We have discussed three brain areas that are often associated with monitoring functions in the medial frontal cortex: ACC, SMA, and SEF. Activity in these three monitoring areas has been related to errors and conflict, but little is known about their direct involvement in the control of actions. Recent work in the ACC localizing feedback-related activation to individual participants’ specific motor map morphology in the same region may provide inspiration for future research on this topic (Amiez et al., 2013; Amiez and Petrides, 2014). Many studies suggest that these areas may function to exert control over sequences as responses to the ordering of stimuli and disruption of sequential performance are common findings with medial cortical recordings and manipulation. Together these studies suggest that the ACC, SMA and SEF are ideally situated to contribute to a supervisory role in task sequences, but very few studies have brought together investigation about monitoring and sequences, particularly on a more abstract task level. Though it is tempting to say that the monitoring and sequential control functions of medial frontal cortex are simply additive, it is most likely that there is an interaction between these functions and that each area has it’s own unique contribution to the process. Few studies have examined where these systems intersect and a small number have begun to distinguish the processing of the three areas discussed. Future work will be necessary to examine supervisory control and monitoring functions in the context of sequences of tasks.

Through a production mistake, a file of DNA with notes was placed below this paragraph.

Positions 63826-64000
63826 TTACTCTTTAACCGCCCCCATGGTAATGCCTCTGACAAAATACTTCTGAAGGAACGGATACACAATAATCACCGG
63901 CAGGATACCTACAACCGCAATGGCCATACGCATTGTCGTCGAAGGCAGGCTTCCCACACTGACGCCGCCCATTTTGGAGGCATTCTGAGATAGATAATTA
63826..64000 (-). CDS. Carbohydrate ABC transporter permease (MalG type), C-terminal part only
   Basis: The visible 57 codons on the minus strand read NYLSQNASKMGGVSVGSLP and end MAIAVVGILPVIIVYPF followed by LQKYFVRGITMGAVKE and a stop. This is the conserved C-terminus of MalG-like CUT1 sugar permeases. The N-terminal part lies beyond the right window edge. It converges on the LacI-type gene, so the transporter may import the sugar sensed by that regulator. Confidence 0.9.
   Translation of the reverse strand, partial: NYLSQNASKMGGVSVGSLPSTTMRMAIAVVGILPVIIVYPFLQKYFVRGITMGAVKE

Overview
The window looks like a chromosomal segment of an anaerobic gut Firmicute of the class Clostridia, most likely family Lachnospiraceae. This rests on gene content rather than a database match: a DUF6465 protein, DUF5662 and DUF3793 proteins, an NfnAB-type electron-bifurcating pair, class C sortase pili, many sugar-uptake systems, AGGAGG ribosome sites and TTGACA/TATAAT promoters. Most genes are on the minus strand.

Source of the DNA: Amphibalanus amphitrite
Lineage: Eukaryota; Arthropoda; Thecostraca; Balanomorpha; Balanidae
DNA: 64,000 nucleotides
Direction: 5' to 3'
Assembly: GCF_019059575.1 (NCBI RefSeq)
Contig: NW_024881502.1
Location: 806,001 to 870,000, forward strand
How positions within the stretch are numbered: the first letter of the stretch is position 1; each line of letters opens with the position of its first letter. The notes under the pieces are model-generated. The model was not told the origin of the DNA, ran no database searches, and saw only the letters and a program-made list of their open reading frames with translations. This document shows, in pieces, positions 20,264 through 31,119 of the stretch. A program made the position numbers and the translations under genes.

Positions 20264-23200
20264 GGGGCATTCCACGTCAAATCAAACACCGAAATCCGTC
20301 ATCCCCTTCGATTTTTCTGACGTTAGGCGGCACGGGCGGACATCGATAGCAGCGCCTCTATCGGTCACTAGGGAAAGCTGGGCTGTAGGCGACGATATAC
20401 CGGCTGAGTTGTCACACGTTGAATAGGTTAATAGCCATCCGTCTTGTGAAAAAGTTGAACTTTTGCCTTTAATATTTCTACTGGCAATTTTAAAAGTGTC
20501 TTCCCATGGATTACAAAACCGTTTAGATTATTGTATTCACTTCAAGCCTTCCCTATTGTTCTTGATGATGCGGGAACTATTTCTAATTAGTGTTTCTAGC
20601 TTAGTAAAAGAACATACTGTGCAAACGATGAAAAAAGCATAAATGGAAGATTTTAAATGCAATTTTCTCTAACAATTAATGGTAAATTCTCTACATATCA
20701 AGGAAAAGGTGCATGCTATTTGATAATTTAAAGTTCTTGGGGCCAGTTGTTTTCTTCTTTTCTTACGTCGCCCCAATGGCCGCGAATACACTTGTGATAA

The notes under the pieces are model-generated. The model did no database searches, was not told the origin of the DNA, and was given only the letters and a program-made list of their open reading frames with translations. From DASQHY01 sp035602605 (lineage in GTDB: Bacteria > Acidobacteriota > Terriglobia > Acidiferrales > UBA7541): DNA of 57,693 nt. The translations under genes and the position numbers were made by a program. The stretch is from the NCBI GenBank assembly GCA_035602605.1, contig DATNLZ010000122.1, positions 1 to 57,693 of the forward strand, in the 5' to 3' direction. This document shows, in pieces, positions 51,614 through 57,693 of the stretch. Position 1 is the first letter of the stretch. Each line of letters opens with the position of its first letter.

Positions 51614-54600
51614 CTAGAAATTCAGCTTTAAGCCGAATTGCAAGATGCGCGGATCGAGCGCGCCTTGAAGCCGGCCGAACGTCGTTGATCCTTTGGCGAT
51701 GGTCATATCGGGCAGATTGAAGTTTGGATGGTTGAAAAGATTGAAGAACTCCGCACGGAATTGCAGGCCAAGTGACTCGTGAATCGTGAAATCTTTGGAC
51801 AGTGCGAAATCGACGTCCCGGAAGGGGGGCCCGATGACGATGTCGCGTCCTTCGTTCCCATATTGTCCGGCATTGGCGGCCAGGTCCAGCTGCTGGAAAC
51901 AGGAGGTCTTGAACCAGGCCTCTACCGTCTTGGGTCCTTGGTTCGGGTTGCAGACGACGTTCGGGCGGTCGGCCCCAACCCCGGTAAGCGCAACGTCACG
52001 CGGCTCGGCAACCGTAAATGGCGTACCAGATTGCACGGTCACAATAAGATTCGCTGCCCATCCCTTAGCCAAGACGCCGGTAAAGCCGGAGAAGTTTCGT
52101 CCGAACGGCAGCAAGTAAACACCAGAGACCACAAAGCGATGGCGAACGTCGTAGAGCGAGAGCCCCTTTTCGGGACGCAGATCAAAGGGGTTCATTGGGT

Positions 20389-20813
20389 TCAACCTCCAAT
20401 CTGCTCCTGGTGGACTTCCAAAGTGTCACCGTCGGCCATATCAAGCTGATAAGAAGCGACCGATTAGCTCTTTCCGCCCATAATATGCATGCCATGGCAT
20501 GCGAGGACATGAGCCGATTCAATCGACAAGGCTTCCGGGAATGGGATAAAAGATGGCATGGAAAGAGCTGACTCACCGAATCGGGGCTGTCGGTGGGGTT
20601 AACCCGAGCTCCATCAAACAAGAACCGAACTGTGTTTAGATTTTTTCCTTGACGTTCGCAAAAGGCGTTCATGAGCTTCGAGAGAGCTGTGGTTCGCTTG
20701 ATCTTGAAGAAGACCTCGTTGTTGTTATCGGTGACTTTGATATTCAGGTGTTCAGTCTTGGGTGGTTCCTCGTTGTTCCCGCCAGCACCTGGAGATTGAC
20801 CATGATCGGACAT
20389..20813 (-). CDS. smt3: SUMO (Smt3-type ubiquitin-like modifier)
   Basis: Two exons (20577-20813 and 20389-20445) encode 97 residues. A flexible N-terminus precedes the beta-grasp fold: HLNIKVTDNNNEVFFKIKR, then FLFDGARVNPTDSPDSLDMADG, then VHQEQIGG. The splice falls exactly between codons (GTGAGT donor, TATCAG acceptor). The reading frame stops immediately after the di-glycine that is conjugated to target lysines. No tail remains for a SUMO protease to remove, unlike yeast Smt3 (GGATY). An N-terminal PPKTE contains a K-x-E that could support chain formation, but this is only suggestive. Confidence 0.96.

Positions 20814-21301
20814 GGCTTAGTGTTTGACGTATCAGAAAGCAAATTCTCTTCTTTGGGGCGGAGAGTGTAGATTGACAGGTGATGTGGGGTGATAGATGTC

Attention: The Interplay Between Task Rules and Salience